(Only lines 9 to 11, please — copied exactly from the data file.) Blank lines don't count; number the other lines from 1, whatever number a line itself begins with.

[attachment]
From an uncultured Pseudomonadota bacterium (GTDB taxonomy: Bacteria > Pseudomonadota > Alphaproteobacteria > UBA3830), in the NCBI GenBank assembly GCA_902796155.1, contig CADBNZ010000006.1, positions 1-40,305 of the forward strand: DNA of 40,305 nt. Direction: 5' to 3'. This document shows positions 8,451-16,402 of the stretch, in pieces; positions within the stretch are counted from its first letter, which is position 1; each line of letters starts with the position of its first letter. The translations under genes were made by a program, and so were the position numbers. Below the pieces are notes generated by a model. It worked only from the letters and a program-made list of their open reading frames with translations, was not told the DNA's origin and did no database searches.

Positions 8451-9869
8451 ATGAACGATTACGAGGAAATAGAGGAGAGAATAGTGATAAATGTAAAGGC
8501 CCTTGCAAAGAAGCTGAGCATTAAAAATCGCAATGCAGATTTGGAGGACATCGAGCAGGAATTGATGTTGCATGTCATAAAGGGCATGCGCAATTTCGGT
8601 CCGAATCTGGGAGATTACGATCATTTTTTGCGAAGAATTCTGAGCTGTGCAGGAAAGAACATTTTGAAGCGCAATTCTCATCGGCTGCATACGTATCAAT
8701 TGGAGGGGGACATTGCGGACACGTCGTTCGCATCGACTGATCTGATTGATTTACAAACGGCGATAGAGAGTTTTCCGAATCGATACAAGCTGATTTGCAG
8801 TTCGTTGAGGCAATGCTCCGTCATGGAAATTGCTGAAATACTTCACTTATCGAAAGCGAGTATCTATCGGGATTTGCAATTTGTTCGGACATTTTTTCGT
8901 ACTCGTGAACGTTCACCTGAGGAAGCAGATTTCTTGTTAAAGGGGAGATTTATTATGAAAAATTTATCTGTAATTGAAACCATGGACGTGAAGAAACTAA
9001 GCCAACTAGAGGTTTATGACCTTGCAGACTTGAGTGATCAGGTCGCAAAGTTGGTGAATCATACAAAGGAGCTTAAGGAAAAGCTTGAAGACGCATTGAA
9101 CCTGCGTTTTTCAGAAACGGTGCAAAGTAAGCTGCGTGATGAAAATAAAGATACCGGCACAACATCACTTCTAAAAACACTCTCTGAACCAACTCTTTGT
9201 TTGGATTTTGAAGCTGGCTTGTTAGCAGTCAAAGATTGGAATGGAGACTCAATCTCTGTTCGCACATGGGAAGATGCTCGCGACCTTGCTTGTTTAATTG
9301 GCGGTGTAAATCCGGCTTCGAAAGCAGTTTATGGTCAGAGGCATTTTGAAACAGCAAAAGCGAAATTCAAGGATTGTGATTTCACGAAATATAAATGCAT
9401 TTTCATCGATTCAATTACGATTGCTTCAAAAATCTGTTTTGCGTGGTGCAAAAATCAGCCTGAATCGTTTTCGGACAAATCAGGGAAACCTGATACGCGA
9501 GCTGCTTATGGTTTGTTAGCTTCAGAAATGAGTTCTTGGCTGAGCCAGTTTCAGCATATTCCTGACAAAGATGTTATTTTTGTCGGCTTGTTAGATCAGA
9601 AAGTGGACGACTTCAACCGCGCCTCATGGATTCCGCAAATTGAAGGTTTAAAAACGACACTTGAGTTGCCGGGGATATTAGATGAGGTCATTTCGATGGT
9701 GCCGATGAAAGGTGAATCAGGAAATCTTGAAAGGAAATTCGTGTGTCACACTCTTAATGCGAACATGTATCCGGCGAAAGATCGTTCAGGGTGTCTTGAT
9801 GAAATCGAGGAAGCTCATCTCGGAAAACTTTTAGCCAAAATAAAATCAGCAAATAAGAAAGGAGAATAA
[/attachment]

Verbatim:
9001 GCCAACTAGAGGTTTATGACCTTGCAGACTTGAGTGATCAGGTCGCAAAGTTGGTGAATCATACAAAGGAGCTTAAGGAAAAGCTTGAAGACGCATTGAA
9101 CCTGCGTTTTTCAGAAACGGTGCAAAGTAAGCTGCGTGATGAAAATAAAGATACCGGCACAACATCACTTCTAAAAACACTCTCTGAACCAACTCTTTGT
9201 TTGGATTTTGAAGCTGGCTTGTTAGCAGTCAAAGATTGGAATGGAGACTCAATCTCTGTTCGCACATGGGAAGATGCTCGCGACCTTGCTTGTTTAATTG